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Russell Howard…

Making a name for himself on the other side of the Atlantic hasn’t changed quirky Bristolian stand-up Russell Howard. Not one jot. A seventh series of his hit comedy show Russell Howard’s ‘Good News’ will air later this month, and the ever-mocking 32 year old has no plans to ease off just yet…

Russell Howard’s droll, laissez-faire attitude has cultivated a triumphant stand-up act and, ultimately, the root of his success. Makes sense then that the 32 year old funnyman would rather perform a highland fling on a carpet of dirty hypodermic needles than modify his act for the slightly more offendable folks across the Atlantic. Howard went down a storm in the States with his first appearance on the Conan O’Brien show last year and reveals he’s currently working on a few projects that could bring a more permanent US move. “Working over in the States,” he says,

“I felt like an 18 year old rookie again, which is nice. It feels like a clean slate where anything can happen. I’d love to do more in the States. It’s fresh territory and I’m talking to a few people now,
so we’ll see what comes of these conversations”.

“The appearance on Conan’s show wasn’t so much nerve-wracking, more unsettling to see how I would be received out there. I wondered whether they would get my humour, but it seemed to go alright.”

“American’s are so PC though, you could really find yourself walking on eggshells. But to ‘make it’ as they say, out there, no, I wouldn’t do that at all. There’s no way I’m modifying what I say to adhere to a norm. It’s not even a sticking-by-my-principles attitude. I just couldn’t be bothered.”

“I’m doing alright in the UK, and if they have a problem with what I say in the States, then, whatever. They can write a letter of complaint.” Howard, who will soon return with a new series of his hit show Russell Howard’s Good News, did have a rather memorable encounter with Croatian tennis ace Novak Djokovic, another guest of O’Brien’s on the night. Djokovic, it seems, took harmless small talk to another level. “It wasn’t long after he had won Wimbledon and, I have to say, Djokovic is a bit of an odd character, kind of reminiscent of Sacha Baron Cohen,” says Howard. “He congratulated me on my show, saying in this big, animated voice, ‘Well done, you are really funny’. I come back with, ‘Thank you, congratulations on winning Wimbledon.’ You know, just a few pleasantries and I thought it would end at that.”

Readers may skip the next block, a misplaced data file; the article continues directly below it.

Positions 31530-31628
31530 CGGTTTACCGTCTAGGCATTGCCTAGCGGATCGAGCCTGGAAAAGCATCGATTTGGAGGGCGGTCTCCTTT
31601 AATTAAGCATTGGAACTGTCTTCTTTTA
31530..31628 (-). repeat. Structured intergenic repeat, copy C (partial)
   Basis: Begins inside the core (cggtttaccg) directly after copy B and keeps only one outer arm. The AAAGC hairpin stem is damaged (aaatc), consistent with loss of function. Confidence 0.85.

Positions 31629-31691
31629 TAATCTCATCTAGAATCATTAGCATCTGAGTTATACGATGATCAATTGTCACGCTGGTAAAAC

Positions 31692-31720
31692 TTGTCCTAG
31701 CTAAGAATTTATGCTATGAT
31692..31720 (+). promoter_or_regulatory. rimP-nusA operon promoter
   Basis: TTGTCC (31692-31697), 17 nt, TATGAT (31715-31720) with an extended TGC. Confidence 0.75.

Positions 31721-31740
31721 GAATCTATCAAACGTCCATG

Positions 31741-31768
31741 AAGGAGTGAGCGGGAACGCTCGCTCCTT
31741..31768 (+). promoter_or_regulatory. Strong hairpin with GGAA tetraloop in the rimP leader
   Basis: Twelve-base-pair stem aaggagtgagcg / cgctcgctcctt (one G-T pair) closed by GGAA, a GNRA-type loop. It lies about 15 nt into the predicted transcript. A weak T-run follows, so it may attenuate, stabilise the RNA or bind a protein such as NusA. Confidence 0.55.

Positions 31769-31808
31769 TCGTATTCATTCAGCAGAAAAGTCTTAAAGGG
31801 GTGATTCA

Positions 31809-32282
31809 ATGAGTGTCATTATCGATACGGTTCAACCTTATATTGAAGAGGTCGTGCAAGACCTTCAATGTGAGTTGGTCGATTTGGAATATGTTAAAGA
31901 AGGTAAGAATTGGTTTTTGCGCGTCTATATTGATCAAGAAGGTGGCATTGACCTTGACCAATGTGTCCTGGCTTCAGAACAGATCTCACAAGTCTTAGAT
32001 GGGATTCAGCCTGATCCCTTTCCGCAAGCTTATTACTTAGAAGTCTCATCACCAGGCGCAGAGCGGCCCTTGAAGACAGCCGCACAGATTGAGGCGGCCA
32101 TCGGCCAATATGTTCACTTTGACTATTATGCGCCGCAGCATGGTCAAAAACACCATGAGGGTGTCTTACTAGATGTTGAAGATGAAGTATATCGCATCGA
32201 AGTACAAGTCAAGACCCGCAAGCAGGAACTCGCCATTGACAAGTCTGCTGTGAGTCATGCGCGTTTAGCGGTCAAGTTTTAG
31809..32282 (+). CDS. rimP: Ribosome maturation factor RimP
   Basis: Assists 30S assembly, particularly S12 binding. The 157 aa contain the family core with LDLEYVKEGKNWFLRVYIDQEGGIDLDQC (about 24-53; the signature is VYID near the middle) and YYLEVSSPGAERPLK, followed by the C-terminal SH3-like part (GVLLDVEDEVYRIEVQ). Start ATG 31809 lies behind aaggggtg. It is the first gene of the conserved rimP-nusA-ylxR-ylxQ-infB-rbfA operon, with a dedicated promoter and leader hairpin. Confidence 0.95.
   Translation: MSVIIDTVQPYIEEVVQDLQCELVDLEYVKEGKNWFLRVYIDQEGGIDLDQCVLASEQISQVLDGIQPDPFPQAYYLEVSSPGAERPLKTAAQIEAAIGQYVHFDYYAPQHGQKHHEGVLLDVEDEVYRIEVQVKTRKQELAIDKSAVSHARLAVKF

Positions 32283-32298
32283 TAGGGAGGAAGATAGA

“But then he asks me, ‘Were you there?’, and I reply, ‘Eh no, but I watched it on the TV’. He says, ‘it would have been awesome if you were there. I really wish you had been.” “So, as it turns out, the sheen from
his Wimbledon win was wiped clean simply because I didn’t make an appearance at the Wimbledon men’s final in 2011. Otherwise I’m sure he would have carried me on to Centre Court on that big plate trophy thing they win. Which, to be fair, sounds like a fun way to spend an afternoon.” Taking a swipe at the funniest and, frankly, most bizarre current stories, Russell Howard’s ‘Good News’ has been a ratings winner for the BBC.
And at seven seasons and counting, no one is more surprised than the man himself at the longevity and success of the show.

“It’s ridiculously difficult to believe a show with my name on it has gotten to seven series. It’s rather absurd really if you think about it. I mean, who am I? Just some random punter blathering on about whatever comes to mind. I often think, ‘Who wants to hear what I have to say?’, though I try to not entertain those thoughts – they’d definitely keep me awake at night.”

So does the comedian who can boast of being the youngest ever stand-up to sell out London’s O2 Arena have any changes for the upcoming series?

“It’ll stay exactly the same format, obviously with different jokes to keep it fresh and topical. But that’s true of any series – just go with what’s current and happening now. If it ain’t
broke and all that.”

Please click here to read the full interview…